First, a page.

KUALA LUMPUR: Malaysian palm oil futures declined at the midday break on Monday, in line for a second session of losses in three, on concerns that production could rise in the coming weeks.
The benchmark palm oil contract for October delivery on the Bursa Malaysia Derivatives Exchange was down 0.2 percent to 2,189 ringgit ($539.96) a tonne at the midday break.
Trading volume stood at 17,469 lots of 25 tonnes each at noon.
“The market is still concerned about how much improvement there will be in upcoming production,” said a Kuala Lumpur-based trader.
Output in Malaysia is expected to enter the high production cycle in the last quarter of the year, but annual production could fall short of forecasts and peak later in the season than usual.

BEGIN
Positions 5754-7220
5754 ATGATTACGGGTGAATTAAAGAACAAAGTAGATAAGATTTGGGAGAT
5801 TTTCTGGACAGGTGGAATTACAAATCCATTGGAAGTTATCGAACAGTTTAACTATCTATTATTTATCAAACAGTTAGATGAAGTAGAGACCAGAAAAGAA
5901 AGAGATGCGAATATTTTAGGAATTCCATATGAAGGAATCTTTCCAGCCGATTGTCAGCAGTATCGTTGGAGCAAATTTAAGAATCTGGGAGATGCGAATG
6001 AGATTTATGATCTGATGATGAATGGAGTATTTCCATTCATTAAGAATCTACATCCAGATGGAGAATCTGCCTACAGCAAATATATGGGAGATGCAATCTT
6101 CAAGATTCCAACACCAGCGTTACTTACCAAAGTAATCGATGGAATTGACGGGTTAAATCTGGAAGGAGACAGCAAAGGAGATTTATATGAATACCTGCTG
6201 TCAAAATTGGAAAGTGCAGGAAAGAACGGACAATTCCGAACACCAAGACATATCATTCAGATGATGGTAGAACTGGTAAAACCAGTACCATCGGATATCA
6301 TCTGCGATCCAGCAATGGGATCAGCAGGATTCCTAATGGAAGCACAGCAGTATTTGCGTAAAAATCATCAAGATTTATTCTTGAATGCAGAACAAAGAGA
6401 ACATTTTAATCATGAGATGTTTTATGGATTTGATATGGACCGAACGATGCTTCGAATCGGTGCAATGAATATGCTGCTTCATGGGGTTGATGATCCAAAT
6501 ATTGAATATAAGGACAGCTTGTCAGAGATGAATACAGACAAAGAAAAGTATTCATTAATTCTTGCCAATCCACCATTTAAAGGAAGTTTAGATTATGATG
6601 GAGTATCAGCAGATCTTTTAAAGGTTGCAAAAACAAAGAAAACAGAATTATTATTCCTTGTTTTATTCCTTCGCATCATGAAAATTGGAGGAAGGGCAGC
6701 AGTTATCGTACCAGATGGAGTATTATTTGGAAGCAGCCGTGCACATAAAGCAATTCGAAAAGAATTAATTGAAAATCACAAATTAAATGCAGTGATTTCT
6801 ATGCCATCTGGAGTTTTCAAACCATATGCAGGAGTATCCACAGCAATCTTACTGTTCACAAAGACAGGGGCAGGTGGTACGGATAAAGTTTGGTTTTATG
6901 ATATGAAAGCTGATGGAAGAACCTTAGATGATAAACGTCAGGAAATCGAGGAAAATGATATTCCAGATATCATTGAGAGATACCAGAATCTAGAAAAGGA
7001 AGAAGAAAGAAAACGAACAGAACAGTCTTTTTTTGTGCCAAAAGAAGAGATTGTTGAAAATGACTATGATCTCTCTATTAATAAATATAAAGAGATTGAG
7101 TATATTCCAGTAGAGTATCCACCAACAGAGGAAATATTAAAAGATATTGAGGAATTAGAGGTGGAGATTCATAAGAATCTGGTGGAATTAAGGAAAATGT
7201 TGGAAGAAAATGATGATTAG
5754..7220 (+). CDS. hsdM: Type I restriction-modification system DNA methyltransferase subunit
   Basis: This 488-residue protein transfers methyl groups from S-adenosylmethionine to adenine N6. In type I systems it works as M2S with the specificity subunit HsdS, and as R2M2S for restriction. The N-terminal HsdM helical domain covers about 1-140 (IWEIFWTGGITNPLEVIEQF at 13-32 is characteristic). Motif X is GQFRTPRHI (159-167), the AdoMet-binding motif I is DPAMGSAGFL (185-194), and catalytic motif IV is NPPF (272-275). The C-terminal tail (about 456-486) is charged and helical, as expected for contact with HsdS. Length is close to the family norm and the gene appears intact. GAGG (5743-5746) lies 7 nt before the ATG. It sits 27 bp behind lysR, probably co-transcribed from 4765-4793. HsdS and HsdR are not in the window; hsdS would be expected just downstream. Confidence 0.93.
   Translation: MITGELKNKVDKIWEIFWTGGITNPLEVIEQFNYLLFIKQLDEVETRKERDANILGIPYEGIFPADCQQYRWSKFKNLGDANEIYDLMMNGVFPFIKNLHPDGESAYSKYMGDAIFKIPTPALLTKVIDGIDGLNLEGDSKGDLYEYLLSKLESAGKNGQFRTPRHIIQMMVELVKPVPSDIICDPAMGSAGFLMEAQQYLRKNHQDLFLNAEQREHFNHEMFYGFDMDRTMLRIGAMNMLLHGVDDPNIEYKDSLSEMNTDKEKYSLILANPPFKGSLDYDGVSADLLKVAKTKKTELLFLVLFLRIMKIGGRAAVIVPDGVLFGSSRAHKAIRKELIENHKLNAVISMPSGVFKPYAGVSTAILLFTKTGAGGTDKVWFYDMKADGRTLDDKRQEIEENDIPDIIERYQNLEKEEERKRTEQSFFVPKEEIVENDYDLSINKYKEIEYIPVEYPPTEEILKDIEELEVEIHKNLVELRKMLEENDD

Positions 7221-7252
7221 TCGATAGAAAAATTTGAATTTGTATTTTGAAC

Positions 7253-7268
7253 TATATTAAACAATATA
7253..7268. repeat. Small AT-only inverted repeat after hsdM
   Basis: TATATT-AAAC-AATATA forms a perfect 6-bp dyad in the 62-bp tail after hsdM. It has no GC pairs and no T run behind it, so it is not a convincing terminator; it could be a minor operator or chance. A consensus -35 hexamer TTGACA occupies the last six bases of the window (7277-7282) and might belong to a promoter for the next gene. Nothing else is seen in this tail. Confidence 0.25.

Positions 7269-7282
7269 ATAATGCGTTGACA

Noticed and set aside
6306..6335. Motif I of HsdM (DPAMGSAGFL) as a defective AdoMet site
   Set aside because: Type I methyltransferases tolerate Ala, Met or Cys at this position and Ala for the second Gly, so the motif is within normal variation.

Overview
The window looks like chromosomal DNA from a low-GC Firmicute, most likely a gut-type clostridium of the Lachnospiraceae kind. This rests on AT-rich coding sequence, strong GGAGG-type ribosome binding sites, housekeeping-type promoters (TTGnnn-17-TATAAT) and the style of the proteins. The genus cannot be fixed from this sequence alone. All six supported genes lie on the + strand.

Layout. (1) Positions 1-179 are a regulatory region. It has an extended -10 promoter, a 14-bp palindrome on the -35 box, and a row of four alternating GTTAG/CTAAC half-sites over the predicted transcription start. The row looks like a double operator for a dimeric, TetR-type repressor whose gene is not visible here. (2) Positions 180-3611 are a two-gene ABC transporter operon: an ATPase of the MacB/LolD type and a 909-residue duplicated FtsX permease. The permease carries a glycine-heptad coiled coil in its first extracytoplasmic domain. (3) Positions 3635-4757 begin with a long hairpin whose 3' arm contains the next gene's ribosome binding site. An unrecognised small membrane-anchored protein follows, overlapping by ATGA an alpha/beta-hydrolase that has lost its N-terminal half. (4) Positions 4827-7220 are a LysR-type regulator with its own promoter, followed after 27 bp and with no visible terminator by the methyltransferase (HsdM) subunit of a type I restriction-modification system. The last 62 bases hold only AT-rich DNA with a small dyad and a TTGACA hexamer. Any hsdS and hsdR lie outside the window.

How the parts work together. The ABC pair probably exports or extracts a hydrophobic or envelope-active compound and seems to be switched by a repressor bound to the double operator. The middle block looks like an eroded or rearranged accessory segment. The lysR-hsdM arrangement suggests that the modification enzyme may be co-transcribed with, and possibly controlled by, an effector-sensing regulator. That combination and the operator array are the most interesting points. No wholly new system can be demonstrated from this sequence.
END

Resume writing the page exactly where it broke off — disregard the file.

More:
Another Kuala Lumpur-based trader said appreciation in the ringgit also contributed to palm’s declines on Monday, as this makes the edible oil more expensive for foreign buyers.
The ringgit, palm’s currency of trade, gained 0.2 percent against the dollar by noon local time.
In other related oils, the Chicago December soybean oil contract rose 0.1 percent, while the September soybean oil contract on China’s Dalian Commodity Exchange was up 0.5 percent.
Meanwhile, the Dalian September palm oil contract gained 0.2 percent.
Palm oil prices are usually impacted by the performance of other edible oils as they compete for a share in the global vegetable oils market.
Palm oil is biased to retest a resistance at 2,218 ringgit per tonne, a break above which could lead to a gain to the next resistance at 2,249 ringgit, said Reuters market analyst for commodities and energy technical Wang Tao.- Reuters